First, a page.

Bells of Liverpool
..
Samuel M Austin



Liverpool, St Luke
Formerly 8 bells, 16-2-16

Grid Ref.:
Lancashire Association
Frame: By George Gillibrand 1828. Believed to be the first cast iron bell frame ever made. The frame is still in position.
Retuning:
Ringing room: Upstairs
Sound:
Go:

Bell

Weight

Diameter

Note

Founder

 

 

The top figure is that from Taylor’s inspection book and the lower is diameters from F. H. Cheetham

 

 

Treble

5-1-15

28Ό”

29”

E

William Dobson, Downham 1818

2

5-2-23

29½”

30”

D#

William Dobson, Downham 1818

3

5-2-27

30½”

32”

C#

William Dobson, Downham 1818

4

6-0-22

32”

33”

B

William Dobson, Downham 1818

5

6-3-19

33Ύ”

34”

A

William Dobson, Downham 1818

6

9-1-8

37”

37”

G#

William Dobson, Downham 1818

7

11-0-6

39Ύ”

40”

F#

William Dobson, Downham 1818

8

16-2-16

45”

46”

E

William Dobson, Downham 1818

Inscriptions

Treble:     PEACE AND GOOD NEIGHBOURHOOD

2              THE LORD TO PRAISE MY VOICE ILL RAISE

3              WILLIAM DOBSON FECIT 1818

4              O GIVE THANKS TO THE LORD FOR HE IS GRACIOUS

5              FEAR GOD HONOUR THE KING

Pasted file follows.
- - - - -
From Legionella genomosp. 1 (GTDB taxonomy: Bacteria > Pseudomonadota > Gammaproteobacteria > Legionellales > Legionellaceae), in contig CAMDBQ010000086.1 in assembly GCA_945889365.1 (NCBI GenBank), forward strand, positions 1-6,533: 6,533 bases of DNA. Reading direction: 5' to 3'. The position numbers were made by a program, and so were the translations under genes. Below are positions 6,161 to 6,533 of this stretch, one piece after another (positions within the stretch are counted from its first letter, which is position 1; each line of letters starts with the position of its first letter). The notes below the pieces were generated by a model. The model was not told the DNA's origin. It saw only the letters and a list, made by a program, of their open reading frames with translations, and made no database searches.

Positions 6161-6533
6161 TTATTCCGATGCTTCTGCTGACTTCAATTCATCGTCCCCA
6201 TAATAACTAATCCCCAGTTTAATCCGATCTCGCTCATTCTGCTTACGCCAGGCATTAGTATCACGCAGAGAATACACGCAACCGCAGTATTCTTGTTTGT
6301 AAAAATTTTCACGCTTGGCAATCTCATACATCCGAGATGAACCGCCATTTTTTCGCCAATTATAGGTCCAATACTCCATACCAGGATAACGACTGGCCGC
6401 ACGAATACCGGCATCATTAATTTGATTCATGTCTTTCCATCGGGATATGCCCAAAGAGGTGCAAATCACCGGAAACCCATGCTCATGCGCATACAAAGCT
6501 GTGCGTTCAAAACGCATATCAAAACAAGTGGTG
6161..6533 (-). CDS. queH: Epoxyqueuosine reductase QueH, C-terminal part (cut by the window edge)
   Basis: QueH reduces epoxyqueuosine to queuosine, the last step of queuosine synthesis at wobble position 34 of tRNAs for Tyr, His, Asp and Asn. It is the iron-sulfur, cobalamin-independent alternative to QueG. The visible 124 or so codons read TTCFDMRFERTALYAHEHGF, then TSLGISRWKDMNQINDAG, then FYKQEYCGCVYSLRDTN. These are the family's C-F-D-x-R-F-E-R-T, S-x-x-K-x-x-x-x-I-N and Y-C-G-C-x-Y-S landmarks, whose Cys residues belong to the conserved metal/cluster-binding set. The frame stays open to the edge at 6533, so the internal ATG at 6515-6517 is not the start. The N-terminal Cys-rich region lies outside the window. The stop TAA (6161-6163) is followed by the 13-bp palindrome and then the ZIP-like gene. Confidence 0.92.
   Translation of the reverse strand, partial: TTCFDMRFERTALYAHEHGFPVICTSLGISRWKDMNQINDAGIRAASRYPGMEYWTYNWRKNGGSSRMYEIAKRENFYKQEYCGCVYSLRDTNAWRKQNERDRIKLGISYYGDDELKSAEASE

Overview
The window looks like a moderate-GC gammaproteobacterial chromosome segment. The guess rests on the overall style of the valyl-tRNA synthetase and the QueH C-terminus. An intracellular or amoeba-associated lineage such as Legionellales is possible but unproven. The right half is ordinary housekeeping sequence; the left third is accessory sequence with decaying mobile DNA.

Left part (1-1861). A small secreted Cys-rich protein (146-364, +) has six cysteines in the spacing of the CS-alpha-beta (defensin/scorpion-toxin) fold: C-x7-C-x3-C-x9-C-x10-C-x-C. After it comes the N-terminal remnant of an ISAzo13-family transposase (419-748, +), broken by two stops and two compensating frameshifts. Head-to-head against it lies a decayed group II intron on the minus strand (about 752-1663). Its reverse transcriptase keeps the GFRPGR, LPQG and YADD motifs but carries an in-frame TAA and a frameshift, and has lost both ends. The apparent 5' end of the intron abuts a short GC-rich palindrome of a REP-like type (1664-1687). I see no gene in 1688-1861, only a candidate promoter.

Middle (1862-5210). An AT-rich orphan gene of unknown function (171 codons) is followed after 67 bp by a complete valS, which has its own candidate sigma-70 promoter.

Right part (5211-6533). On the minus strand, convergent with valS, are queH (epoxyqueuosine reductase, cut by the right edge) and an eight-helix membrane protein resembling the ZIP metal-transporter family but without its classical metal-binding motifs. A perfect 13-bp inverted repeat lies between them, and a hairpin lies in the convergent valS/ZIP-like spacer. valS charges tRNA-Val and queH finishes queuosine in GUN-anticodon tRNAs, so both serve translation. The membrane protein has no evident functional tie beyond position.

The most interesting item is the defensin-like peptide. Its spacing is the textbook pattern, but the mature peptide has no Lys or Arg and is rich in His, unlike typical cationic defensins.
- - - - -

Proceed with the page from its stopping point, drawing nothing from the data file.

6              WILLIAM DOBSON DOWNHAM NORFOLK FOUNDER 1818

7              THESE EIGHT BELLS WERE CAST BY WILLIAM DOBSON ANNO DOMINI 1818

Tenor       I TO THE CHURCH THE LIVING CALL AND TO THE GRAVE DO SUMMON
                ALL. W. DOBSON FECIT 1818


Historical Events & Dates

• 1811-1831: Church was built
• 1818: The bells were cast intended for Newton Heath but never hung, as it was doubted whether the tower was capable of standing the strain.
• 1824: The bells were still unhung and kept in a warehouse in Manchester.
• 1828: The bells were bought by the Liverpool Corporation and hung in the earliest cast iron bell frame at St. Luke’s.
• 1829: Bells first rung on April 23rd and the first peal being rung on July 6th.
• 1931: Last peal on the bells.
• 1940: Church destroyed by enemy bombing.
• 1941: Three broken bells with other metal totalling 55½cwt was kept at Loughborough until the 1950s.
• 2005: The church stands empty and roofless as a memorial to the nearly four-thousand Merseyside civilians who lost their lives in the Blitz. In the future is hoped that the tower will become a training centre with the possibility of the ex Widnes bells being installed in the original Gillibrand frame.

A more comprehensive history of St. Luke’s bells is available. Peace and Good Neighbourhood by Bryan J. McCahey the story of St. Luke’s bells.

More details on the Merseyside Bell Restoration Group Web site
http://www.angelfire.com/co2/bellsmerseyside/bell.html
 

Sources

F. H. Cheetham – Church bells of Lancashire
Taylor inspection book 11/07/1922 and file. – Chris Pickford
David Lewis – The churches of Liverpool.

www.bellsofliverpool.co.uk